Value of supervision
The importance of supervision was shown because although most of the recorded improvements took place in the first month after the workshops, over the next two or three months they continued to improve, reaching a plateau, which was then maintained. The improvement in the months after the workshops can be credited to the supervisors efforts. Support was also provided at this time by the project staff, to help the supervisors to understand better the study process. The supervision system eventually functioned well in all districts although equipment was twice withheld from entire districts until it did.
As the project was started district by district over an 18-month period, the baseline research in new districts acted as a rolling control to the results. Each new district showed no baseline improvement compared with previous district baselines (Table 1), thus showing that the impact could be attributed to the project activities and not some other confounding factor at the national or provincial level.
Value for money
The total cost of the intervention was US$ 325 000 for the 217 CHSs, or about US$ 1500 per CHS (of which US$ 1100 was for equipment and drugs). Before the project, all CHSs needed the equipment and money for drugs to function. As for many other provinces, they would have had this investment either from a donor or the government. It was the linking of this necessary investment to quality of care in a conditional manner that was innovative, affordable, and effective. Investing in infrastructure without embarking on effective ways of improving the quality of care is an often-taken and wasted opportunity. The methodology presented here can be widely implemented to increase the effectiveness of programmes aimed at improving health infrastructure.
The study was formulated and implemented while the author was working as project manager with Save the Children Fund (United Kingdom) in Viet Nam. Funding for the project came from Save the Children Fund (United Kingdom) and the European Commission (programme 690/92/7.5074/110/506). The work depended on all the people who worked so hard in Viet Nam. The main counterparts and collaborators were at the Ministry of Health level: Dr Van Hop (Director of Department of International Cooperation); at the provincial level: Hai Phong Provincial Health Bureau, Dr Hoang The Cuong (Director), Dr Nguyen Van Vi, (Vice Director), Mr Lam Trong Hien (Head, Financing and Accounting Department), Dr Tien (coordinator of the information reports) and the External Relations Department and Finance Bureau of Hai Phongs Provincial Peoples Committee; at the district level: the 12 directors of the District Health Centres (and their district supervision staff) and the 12 District Peoples Committees (Chair and Vice Chair); at the commune level: the chiefs and clinical staff of the 217 CHSs, drug sellers, bookkeepers, and the 217 Commune Peoples Committees; and staff of the Save the Childrens Office in Hai Phong: Mrs Nguyen Kim Phuong, Mrs Nguyen Thi Ngoc, and Mr Dao Trong Khang.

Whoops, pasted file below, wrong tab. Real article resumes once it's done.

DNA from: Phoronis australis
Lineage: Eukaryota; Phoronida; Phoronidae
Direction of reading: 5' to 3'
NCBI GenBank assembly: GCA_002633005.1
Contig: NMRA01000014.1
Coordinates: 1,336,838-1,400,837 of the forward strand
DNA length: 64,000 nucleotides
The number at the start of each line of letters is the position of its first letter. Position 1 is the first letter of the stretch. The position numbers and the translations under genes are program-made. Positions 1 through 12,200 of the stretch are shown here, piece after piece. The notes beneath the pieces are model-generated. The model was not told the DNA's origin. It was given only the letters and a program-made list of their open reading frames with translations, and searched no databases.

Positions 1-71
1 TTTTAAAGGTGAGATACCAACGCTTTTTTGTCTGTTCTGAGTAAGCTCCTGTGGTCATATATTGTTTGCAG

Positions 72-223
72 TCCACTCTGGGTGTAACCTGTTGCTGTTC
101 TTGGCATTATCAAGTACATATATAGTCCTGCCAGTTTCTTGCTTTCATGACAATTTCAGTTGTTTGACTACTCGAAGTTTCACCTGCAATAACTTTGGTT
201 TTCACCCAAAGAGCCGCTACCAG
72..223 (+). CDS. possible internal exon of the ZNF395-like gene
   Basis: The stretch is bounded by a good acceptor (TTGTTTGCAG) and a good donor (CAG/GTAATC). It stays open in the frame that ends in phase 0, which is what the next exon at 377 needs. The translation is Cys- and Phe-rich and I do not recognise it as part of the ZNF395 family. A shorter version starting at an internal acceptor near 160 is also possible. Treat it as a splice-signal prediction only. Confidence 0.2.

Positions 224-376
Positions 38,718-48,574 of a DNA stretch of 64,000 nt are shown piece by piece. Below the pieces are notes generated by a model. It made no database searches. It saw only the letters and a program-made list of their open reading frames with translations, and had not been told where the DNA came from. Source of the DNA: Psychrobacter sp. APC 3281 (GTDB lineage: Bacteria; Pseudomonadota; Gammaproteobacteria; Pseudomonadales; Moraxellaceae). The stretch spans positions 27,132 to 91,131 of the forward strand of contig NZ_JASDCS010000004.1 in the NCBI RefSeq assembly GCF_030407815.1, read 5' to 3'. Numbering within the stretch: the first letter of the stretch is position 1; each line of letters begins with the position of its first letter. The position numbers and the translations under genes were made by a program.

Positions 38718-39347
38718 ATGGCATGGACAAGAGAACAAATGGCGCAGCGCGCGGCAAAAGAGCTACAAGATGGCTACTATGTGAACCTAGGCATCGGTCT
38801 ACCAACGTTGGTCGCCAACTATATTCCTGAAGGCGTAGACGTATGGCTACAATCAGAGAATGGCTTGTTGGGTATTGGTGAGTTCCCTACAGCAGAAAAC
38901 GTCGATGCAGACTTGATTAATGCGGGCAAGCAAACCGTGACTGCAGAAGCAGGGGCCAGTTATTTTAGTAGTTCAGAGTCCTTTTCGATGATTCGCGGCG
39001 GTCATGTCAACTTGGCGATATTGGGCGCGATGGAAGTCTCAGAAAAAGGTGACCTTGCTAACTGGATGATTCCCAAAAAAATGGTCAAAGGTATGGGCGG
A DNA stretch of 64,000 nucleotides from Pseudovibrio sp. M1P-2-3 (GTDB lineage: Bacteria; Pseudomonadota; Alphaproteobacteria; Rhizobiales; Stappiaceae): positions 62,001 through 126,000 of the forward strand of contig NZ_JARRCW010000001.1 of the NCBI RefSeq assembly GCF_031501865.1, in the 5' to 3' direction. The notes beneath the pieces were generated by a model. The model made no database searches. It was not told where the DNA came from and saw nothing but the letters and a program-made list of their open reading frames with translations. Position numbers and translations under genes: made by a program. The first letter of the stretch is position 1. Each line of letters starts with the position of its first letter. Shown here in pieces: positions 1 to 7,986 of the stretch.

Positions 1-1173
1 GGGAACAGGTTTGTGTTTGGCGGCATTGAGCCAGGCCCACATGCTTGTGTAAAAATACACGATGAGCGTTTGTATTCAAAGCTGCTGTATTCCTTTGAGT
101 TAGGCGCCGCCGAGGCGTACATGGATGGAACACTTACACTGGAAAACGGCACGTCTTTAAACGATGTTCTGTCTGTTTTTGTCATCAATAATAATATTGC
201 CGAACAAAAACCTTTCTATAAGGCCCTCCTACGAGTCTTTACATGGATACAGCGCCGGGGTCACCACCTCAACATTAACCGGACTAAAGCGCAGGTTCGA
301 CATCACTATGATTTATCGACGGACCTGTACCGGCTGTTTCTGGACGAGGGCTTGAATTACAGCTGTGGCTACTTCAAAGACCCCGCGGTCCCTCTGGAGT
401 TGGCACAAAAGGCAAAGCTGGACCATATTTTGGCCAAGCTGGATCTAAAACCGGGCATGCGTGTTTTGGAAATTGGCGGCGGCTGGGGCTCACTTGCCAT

Main facilitators at the workshops were Dr Duc (Viet Nam Ministry of Healths Department of Training) for the standard treatment guidelines workshops, Dr Tiep (retired paediatrician) for retraining, Mr Lam Trong Hien (Head, Financing and Accounting Department, Hai Phong) for the bookkeeping workshops and most of the coordinating work in Hai Phong.
My appreciation also goes to Dr Goran Tomson (International Health Care Research, Karolinska Institute, Sweden) for his critical reading and valuable suggestions during the writing-up phase.
Conflict of interests: none declared.
Amélioration de la prescription dantibiotiques dans la province de Hai Phong (Viet Nam) : lindicateur « dose dantibiotique »
OBJECTIF: Améliorer lutilisation et le dosage des antibiotiques prescrits dans les postes communaux de santé au Viet Nam, et rechercher si la dose dantibiotique peut facilement et avec une bonne fiabilité servir dindicateur de lutilisation de ces médicaments.
MÉTHODES: Tous les agents de santé des 217 postes communaux de santé de la province de Hai Phong au Viet Nam ont été recrutés dans une étude qui sest étendue sur 18 mois entre 1994 et 1996. Il sagissait dune étude longitudinale, dans laquelle la valeur de référence de chaque nouveau district servait de témoin pour les districts précédents. Tous les postes de santé étaient suivis une fois par mois par un superviseur de district. Les résultats de deux évaluations officielles réalisées par des médecins extérieurs à létude ont été comparés à ceux obtenus par les superviseurs de district. Des éléments déquipement médical de base ont été fournis à trois reprises sur une période de 9 mois, cette fourniture étant conditionné´ e par lamélioration des pratiques de prescription et la qualité de leur supervision.